"Although we hold that voir dire questioning directed to racial prejudice was not constitutionally required, the wiser course generally is to propound appropriate questions designed to identify racial prejudice if requested by the defendant." (Emphasis supplied.)


As noted above, no request for questioning the jurors on this subject was made until this action was commenced in August 1974, more than three years after the trial.


For the foregoing reasons, the district court's April 15, 1975, order will be modified11 to read:


"And Now, this 15th day of April, 1975, Tyrone X. Savage is permitted to proceed in forma pauperis nunc pro tunc as of November 8, 1974, and his application to vacate sentence pursuant to 28 U.S.C. § 2255 is denied."


and, as so modified, the district court order of April 15, 1975, will be affirmed.


The facts are set forth in this opinion, where the court said, inter alia, "we are of the opinion that the evidence is so strong as to demonstrate defendant's guilt beyond any reasonable doubt." See also United States v. Savage, 331 F.Supp. 177 (E.D.Pa.1971)


There is nothing in the record to controvert the affidavit of Savage "that he is a pauper by law, within the meaning of Akins (sic) v. DuPont, 355 (sic) U.S. 331, 69 S.Ct. 85, 93 L.Ed. 43 (1948), unable to pay the costs for protecting his cause of action" (see 335 U.S. at 339-340, 69 S.Ct. 85). A petition for rehearing was filed by Savage on October 1, 1974, based on the merits of his claim, and the district court treated this as incorporating the initial petition of Savage under 28 U.S.C. § 2255 by a November 8, 1974, order reading as follows:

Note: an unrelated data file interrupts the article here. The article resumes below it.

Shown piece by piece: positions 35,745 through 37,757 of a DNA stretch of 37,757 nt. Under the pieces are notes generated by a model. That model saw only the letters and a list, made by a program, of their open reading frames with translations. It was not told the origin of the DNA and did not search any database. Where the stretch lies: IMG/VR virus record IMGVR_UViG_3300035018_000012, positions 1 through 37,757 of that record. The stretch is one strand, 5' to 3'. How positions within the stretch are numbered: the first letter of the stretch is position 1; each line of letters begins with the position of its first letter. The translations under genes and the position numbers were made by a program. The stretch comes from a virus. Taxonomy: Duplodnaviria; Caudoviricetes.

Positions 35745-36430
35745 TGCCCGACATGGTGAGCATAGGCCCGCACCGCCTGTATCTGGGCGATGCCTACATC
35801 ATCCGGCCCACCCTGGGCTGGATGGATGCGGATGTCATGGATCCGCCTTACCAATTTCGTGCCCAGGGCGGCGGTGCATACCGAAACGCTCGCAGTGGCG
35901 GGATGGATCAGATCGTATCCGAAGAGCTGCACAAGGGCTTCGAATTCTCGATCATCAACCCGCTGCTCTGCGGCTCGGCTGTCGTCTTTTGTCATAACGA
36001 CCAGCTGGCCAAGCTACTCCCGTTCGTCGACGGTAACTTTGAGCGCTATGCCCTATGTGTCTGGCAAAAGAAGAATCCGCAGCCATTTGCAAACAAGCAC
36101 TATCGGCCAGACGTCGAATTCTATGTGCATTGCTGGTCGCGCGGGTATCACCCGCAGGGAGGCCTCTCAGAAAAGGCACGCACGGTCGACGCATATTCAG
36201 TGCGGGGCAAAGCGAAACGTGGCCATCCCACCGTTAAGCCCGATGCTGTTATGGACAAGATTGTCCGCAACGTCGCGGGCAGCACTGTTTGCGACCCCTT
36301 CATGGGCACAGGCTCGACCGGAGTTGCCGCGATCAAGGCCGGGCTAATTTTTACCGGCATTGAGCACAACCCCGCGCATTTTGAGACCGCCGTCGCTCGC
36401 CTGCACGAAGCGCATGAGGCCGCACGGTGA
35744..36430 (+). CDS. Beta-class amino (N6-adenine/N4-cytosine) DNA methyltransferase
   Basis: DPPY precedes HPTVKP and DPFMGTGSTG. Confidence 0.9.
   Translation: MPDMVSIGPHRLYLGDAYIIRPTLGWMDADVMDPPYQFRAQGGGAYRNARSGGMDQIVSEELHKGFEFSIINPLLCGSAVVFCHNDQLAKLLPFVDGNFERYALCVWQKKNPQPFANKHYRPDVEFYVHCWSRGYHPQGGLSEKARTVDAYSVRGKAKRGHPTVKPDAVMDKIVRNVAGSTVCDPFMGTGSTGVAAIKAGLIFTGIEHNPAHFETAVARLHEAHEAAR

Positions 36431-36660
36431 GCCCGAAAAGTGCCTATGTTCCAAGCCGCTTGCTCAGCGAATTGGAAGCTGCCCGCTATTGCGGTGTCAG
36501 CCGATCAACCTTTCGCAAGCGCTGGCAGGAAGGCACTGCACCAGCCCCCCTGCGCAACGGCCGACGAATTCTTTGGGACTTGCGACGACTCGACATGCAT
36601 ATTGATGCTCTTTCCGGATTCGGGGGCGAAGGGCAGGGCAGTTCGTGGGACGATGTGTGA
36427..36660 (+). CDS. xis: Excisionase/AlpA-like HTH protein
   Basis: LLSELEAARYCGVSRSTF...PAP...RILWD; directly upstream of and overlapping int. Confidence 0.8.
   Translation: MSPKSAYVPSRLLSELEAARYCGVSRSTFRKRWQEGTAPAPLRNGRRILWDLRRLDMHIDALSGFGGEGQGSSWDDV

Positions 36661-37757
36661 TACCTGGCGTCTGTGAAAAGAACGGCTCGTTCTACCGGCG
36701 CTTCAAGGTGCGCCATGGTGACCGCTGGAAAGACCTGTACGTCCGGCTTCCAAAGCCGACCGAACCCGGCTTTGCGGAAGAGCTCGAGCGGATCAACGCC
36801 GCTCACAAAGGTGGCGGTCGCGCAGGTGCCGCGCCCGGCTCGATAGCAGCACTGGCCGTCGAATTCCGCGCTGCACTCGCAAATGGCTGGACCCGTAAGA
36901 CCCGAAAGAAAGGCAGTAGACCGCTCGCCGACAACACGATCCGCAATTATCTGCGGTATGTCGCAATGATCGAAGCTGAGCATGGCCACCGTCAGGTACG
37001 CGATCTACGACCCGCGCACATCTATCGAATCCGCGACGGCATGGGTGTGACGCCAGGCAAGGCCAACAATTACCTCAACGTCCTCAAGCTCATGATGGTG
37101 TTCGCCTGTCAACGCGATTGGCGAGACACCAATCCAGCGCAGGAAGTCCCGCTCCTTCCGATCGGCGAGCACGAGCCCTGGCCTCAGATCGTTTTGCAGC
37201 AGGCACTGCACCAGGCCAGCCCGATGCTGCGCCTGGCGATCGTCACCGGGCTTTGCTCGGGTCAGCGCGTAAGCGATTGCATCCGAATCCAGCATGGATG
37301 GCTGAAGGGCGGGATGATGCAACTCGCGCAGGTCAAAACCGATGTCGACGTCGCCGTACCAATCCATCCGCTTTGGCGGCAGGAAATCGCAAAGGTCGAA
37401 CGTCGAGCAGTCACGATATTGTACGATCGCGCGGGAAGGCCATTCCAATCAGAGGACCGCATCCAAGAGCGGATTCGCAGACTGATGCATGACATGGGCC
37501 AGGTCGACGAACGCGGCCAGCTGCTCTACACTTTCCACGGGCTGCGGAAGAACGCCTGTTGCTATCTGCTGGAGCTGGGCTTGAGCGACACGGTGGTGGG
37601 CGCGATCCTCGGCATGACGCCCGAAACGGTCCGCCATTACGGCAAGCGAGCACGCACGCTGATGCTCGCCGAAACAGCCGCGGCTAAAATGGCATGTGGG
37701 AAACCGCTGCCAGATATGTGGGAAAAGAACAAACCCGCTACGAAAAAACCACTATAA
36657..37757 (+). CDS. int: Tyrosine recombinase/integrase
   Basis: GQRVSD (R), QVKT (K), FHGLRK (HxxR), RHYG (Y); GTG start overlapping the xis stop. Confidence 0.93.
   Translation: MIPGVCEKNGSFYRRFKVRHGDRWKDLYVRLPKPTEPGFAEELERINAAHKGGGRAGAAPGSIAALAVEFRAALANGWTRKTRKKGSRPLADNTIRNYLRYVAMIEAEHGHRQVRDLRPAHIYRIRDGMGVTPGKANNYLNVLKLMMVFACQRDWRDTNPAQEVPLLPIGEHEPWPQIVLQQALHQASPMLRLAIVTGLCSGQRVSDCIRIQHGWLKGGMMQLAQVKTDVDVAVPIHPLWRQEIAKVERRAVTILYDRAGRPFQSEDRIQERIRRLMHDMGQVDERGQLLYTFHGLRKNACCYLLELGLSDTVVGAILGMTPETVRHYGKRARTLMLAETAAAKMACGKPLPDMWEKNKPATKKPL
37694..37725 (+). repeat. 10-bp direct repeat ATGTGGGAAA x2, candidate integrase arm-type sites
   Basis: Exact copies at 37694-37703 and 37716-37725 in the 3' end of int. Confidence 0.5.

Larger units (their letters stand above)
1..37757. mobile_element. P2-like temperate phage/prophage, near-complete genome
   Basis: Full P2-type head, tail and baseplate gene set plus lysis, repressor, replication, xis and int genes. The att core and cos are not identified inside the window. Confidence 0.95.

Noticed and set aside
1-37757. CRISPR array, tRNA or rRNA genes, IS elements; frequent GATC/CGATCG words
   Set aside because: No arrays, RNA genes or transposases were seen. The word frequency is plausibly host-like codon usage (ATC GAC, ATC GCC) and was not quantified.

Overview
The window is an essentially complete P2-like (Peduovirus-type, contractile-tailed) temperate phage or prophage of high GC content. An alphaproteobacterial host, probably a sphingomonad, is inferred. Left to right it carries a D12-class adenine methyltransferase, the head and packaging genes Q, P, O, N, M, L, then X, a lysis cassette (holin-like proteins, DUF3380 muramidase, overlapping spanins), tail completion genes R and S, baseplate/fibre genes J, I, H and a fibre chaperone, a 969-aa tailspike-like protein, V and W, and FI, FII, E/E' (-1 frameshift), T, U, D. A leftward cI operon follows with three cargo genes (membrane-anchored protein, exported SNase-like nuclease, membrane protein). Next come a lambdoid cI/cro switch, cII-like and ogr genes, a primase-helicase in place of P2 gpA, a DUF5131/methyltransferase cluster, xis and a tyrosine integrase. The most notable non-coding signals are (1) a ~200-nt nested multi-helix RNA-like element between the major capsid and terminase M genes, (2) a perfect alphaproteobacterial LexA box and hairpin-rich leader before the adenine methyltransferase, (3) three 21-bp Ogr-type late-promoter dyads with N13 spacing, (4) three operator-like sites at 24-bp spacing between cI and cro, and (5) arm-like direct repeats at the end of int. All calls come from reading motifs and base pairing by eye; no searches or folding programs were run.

"Presently before the Court is the petition of Tyrone X. Savage for reconsideration of this Court's Order of September 10, 1974, wherein petitioner's motion to vacate sentence pursuant to 28 U.S.C. § 2255 was denied.

"And Now, this 8th day of November, 1974, it is hereby Ordered that:

"(1) The United States Government shall be substituted as party respondent.

"(2) The Clerk of the Court shall forward copies of the petition to the Untied States Marshal to be served upon the United States Attorney and on Julius E. Fioravanti, Esquire, defense counsel.

"(3) The United States Attorney shall answer the petition for reconsideration within sixty (60) days of service."

F.R.Civ.P. 4(d)(4) makes clear that this action against the United States under 28 U.S.C. § 2255 commenced in November 1974 as the result of the above order and its service on the United States. After a response had been filed by the Government on the merits, alleging, inter alia,

"It is respectfully averred that the issues raised by the petitioner can be decided without a hearing based on an examination of the files and records pertaining to the original prosecution."

and a traverse to this response had been filed by Savage, the district court filed a Memorandum and Order on April 15, 1975, reciting the history of the litigation, stating that "the petition for reconsideration is postured for adjudication" and concluding:

"In his current petition, defendant contends that his defense counsel requested the Court to inquire as to possible racial prejudice of the prospective panel during the voir dire examination and that the Court denied the request. Defendant contends that this denial requires reversal of his conviction. United State v. Robinson, 485 F.2d 1157 (3d Cir. 1973).